PARK VALLEY, Utah (AP) — At a tiny school in a northern Utah ranching community, all 38 students — from kindergarten to 10th grade — study in the same room, evoking memories of the old one-room schoolhouses.
Park Valley School gets by with two full-time teachers and some aides, The Salt Lake Tribune reported (http://bit.ly/2j4fGFq). One teacher handles kindergarten through fifth grade, while the other works with grades six through 10. A third part-time teacher oversees agriculture and career and technical education.
“‘Little House on the Prairie’ comes to mind because (people) don’t understand it until they’re here,” said head teacher Melissa Morris, who acts as the Elder Box County school’s administrator in lieu of a principal.
The school’s existence saves its students hour-long trips to get to the closest school and come back home. Although the school offers less electives and extracurricular activities than schools in metropolitan areas, it offers virtual courses that are broadcast via videoconferencing from other schools.
Tenth-grader Derek Kunzler does not find it weird to share the same classroom, hallways and the lunchroom with 5-year-olds since Park Valley is only school he’s ever known.
“You help them out as much as you can,” he said. “We all know everyone so we’re kind of friends, they’re just a lot younger.”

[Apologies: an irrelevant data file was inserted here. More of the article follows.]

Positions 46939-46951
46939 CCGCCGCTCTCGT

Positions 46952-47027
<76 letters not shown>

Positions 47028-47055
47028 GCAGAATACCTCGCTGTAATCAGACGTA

Park Valley recently adopted a four-day week to allow kids more time to work on area ranches. The school is hoping the change will prevent chronic absenteeism caused when students miss school for family ranching chores or go on trips out of the area for errands.
Despite adding 40 minutes to each school day, Mitzi Spackman, an eighth grade student, said the change is welcome.
“I won’t have to miss as much school,” she said. “We’ll schedule our town trips and work on Friday.”
Among the most difficult challenges the school faces is securing funding every year. Like other Utah schools, Park Valley’s funding depends on the number of students who enroll. But enrollment declines are especially felt at small schools like Park Valley, even with supplement funding from the state.
“Our numbers have been as high as 60, so we have dropped a little,” Morris said. “Anybody who gets married or has a baby, we’re so excited, just because it means the school is going to keep running.”